Increased number of COVID-19 infections poses a challenge for workplace operations

The Omicron variant has caused a steep increase in the infection numbers and this is testing the contingency plans of workplaces. The assessment of the risk of coronavirus in workplaces must once again be updated and the measures for preventing infections must be enhanced. The exacerbated situation in the workplaces may soon be reflected in society as a whole.
Tehdashallissa tavaroita kuljettavia liukuhihnoja
Antti Koivula

Antti Koivula

Eva Helaskoski

Eva Helaskoski

Erja Mäkelä

Erja Mäkelä

Finnish Institute of Occupational Health media release, 12 January 2022

“Due to the increasing sickness absences, the situation in workplaces is now different from what it was at the start of the pandemic. In addition to occupational safety and health, employers must also ensure that mild cases of COVID-19 will not interrupt the operational order-supply chains in the next few weeks,” says Antti Koivula, Director General of the Finnish Institute of Occupational Health.

“The increasing number of sickness absences can make the situation more difficult for the whole society. For example, closing down a hospital due to insufficient personnel or suffering a temporary interruption in energy production can cause considerable harm,” Koivula continues.

Vaccinations, distances, hygiene, facemasks, remote work and smart organization of work remain important

What can be done in workplaces to ensure functional capacity?
The methods are familiar:

  • Encouraging employees to get vaccinated must continue.
  • Appropriate distances must be ensured.
  • Facemasks must be worn and they must be made available to both clients and employees.
  • The use of respirators should be increased according to the risk assessment. Protective equipment must be worn according to the instructions.
  • Good hand and coughing hygiene must be ensured and people must be reminded about them.
  • Remote work and remote meetings must be implemented whenever possible.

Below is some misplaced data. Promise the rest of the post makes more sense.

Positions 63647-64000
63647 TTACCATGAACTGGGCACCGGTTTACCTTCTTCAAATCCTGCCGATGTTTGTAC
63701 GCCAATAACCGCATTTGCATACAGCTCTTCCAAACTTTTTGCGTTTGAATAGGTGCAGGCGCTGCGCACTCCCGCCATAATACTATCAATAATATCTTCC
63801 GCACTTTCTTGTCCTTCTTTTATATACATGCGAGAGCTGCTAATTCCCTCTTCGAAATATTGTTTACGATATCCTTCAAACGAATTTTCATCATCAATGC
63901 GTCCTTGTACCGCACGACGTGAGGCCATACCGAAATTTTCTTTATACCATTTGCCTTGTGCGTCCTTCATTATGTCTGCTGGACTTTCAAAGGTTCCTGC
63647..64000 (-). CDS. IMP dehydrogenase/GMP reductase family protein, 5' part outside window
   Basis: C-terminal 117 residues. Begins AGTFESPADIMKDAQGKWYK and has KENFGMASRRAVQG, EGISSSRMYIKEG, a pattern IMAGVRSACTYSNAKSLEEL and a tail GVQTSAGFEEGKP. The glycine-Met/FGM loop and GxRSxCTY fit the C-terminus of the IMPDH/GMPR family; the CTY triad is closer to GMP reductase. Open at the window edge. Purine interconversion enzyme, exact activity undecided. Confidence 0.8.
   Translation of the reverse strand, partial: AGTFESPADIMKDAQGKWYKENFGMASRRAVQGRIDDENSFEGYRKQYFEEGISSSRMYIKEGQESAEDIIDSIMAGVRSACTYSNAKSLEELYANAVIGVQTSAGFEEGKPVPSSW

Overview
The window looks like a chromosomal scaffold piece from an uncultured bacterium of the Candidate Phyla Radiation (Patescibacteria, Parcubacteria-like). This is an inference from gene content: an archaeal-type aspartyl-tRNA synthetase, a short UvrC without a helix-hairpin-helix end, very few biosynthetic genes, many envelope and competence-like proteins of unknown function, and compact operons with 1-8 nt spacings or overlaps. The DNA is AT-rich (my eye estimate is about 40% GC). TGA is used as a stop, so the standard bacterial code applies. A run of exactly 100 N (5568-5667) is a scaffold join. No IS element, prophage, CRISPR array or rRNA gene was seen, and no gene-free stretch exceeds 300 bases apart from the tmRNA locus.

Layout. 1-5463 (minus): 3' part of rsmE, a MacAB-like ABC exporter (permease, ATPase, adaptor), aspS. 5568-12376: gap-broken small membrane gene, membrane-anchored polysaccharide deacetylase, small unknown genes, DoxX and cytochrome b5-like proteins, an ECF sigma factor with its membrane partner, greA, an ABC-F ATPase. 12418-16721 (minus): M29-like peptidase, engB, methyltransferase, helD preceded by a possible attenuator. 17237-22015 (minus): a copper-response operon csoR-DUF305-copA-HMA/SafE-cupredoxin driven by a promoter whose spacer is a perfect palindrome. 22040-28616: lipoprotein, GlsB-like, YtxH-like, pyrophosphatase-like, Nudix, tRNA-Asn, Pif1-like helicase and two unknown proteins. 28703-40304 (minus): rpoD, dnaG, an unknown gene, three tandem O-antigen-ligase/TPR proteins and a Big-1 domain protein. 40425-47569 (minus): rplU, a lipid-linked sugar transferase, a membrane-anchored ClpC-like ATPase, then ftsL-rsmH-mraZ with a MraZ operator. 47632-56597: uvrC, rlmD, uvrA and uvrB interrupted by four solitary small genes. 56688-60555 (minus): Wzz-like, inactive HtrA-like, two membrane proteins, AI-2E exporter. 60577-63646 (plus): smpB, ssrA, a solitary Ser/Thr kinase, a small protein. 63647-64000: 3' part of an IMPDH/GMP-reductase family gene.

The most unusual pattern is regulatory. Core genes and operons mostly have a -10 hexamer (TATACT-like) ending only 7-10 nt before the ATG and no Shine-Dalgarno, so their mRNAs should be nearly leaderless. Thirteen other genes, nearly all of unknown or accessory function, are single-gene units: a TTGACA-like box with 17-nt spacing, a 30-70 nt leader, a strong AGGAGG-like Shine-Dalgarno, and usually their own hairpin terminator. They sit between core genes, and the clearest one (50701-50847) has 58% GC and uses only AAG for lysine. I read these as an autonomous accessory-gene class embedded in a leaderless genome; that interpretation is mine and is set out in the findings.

• Encounters must be avoided: breaks can be staggered.
  • Self-certified sickness absences should be allowed. When a person can, upon their own report and without a medical certificate, be on sick leave for 3–7 days, healthcare does not become strained and people suffering from a common cold stay at home.

Considering critical operations

In order to ensure the operational activities of companies and other organizations, attention should be paid to the ensuring of critical operation processes. The use of FFP2 protective equipment should be considered as one protective measure.

When the virus is prevalent, an FFP2 respirator protects the wearer from the airborne Omicron better than a surgical mask. Unvaccinated people in particular should consider wearing FFP2 protective equipment. The respirator must stay on the face firmly and people must be instructed on how to use respirators correctly. Further information about facemasks and respirators is available on the “Corona and Work” webpages of the Finnish Institute of Occupational Health: Information on face masks, surgical masks and respirators

“It is safe to assume that the following months will be challenging for many workplaces as the number of sickness absences caused by mild cases of COVID-19 increases. This is why we encourage workplaces to expand the use of self-certified sickness absences and view the current situation as an opportunity to enhance the internal trust of the work community,” Koivula says.

More information on theCorona and Work” webpages:

Further information

Antti Koivula, Director General, Finnish Institute of Occupational Health, tel. +358 30 4742341, [email protected]
Eva Helaskoski, Director, Chief Medical Officer, Finnish Institute of Occupational Health, tel. +358 46 851 2432, [email protected]
Erja Mäkelä, Senior Adviser (respirators), Finnish Institute of Occupational Health, tel. +358 30 474 2595, [email protected] 

 

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